Threatened red-legged frog may get more habitat


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The California red-legged frog, which got caught in a political tempest created by an Interior Department official, may get much of its habitat restored.

The U.S. Fish and Wildlife Service proposed on Tuesday to increase the threatened frog’s critical habitat to some 1.8 million acres in the state. The agency revisited the original habitat designation, citing scientific miscalculations and political manipulation by a former Interior Department official, Julie MacDonald.


MacDonald resigned last year after an internal review found that she pressured scientists to alter conclusions to reduce protections for endangered species and provided internal documents to lobbyists. The report said MacDonald improperly provided department information to lobbyists and private-sector interests, such as the California Farm Bureau and the Building Industry Assn. of Southern California.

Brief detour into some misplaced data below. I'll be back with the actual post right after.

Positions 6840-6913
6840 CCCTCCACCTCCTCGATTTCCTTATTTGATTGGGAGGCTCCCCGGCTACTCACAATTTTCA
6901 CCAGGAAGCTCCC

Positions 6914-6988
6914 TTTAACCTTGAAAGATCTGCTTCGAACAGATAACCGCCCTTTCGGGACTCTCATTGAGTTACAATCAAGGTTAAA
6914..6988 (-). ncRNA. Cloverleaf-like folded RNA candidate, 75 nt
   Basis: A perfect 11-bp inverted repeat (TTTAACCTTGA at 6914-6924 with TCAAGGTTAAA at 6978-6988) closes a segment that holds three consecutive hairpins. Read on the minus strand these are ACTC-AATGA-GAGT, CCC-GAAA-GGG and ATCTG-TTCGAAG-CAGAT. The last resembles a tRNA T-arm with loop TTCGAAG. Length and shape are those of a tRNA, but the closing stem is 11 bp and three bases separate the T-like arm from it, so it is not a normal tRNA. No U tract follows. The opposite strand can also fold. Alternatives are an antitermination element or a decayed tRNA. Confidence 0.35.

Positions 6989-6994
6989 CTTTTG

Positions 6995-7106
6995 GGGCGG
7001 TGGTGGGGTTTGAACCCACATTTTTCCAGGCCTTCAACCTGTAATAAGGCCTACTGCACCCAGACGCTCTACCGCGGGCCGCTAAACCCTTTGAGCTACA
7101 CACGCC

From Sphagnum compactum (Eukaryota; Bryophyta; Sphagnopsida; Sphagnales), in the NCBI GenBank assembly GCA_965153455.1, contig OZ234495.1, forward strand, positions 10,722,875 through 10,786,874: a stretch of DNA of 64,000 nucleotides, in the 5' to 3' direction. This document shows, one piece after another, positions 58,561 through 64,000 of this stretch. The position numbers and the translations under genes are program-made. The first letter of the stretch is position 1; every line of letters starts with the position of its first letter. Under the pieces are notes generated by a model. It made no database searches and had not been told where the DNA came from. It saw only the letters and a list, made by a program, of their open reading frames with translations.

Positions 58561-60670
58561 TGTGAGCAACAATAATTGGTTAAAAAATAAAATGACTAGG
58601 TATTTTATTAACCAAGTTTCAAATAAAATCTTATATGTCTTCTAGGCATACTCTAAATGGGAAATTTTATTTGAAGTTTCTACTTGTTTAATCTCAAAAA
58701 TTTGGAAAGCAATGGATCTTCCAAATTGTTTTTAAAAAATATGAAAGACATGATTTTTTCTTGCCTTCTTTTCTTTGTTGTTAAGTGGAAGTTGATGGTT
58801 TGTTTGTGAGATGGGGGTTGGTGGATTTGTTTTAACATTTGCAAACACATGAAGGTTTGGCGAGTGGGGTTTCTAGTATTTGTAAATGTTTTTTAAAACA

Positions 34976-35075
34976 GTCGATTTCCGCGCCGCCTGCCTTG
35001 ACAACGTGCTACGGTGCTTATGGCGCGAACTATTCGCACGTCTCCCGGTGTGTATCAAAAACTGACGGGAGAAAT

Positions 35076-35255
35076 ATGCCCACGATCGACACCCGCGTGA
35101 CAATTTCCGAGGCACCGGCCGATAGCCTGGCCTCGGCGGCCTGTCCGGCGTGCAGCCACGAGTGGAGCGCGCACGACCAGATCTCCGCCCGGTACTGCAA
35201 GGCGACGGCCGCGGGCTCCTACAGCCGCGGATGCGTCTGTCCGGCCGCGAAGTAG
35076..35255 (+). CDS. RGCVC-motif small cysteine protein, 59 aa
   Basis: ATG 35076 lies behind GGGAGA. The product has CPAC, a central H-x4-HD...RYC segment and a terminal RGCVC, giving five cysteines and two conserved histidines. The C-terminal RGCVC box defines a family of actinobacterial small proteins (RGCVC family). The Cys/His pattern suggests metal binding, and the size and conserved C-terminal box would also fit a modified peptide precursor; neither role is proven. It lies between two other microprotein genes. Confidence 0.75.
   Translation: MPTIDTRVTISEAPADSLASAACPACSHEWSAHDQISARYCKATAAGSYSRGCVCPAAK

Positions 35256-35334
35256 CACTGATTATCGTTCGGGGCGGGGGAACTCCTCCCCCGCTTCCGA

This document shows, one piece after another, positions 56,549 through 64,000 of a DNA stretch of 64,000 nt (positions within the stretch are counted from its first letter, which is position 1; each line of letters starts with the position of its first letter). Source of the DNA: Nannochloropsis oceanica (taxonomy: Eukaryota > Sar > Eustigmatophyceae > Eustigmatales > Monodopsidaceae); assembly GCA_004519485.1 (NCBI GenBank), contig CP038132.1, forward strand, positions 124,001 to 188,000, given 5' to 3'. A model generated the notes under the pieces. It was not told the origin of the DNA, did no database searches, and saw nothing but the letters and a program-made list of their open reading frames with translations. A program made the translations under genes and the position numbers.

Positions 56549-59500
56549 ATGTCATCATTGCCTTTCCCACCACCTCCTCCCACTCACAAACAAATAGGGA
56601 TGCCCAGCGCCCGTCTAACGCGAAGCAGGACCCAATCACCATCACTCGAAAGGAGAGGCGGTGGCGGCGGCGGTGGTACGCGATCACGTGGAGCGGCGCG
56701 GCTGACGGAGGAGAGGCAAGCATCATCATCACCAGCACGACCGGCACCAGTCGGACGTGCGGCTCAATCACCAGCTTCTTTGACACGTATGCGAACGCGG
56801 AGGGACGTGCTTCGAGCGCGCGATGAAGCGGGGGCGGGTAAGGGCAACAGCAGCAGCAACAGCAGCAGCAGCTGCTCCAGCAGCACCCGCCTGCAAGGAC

‘MacDonald appears to have a close personal and business relationship with a farm bureau lobbyist,’ the report said.

The California red-legged frog was one of the species whose habitat was reduced to make way for development interests. The public will have 60 days to comment on the proposed habitat. The agency will undertake an economic analysis to determine if the financial burden on property owners from habitat protections is outweighed by any benefit to species. A final rule is expected by late next summer.

-- Julie Cart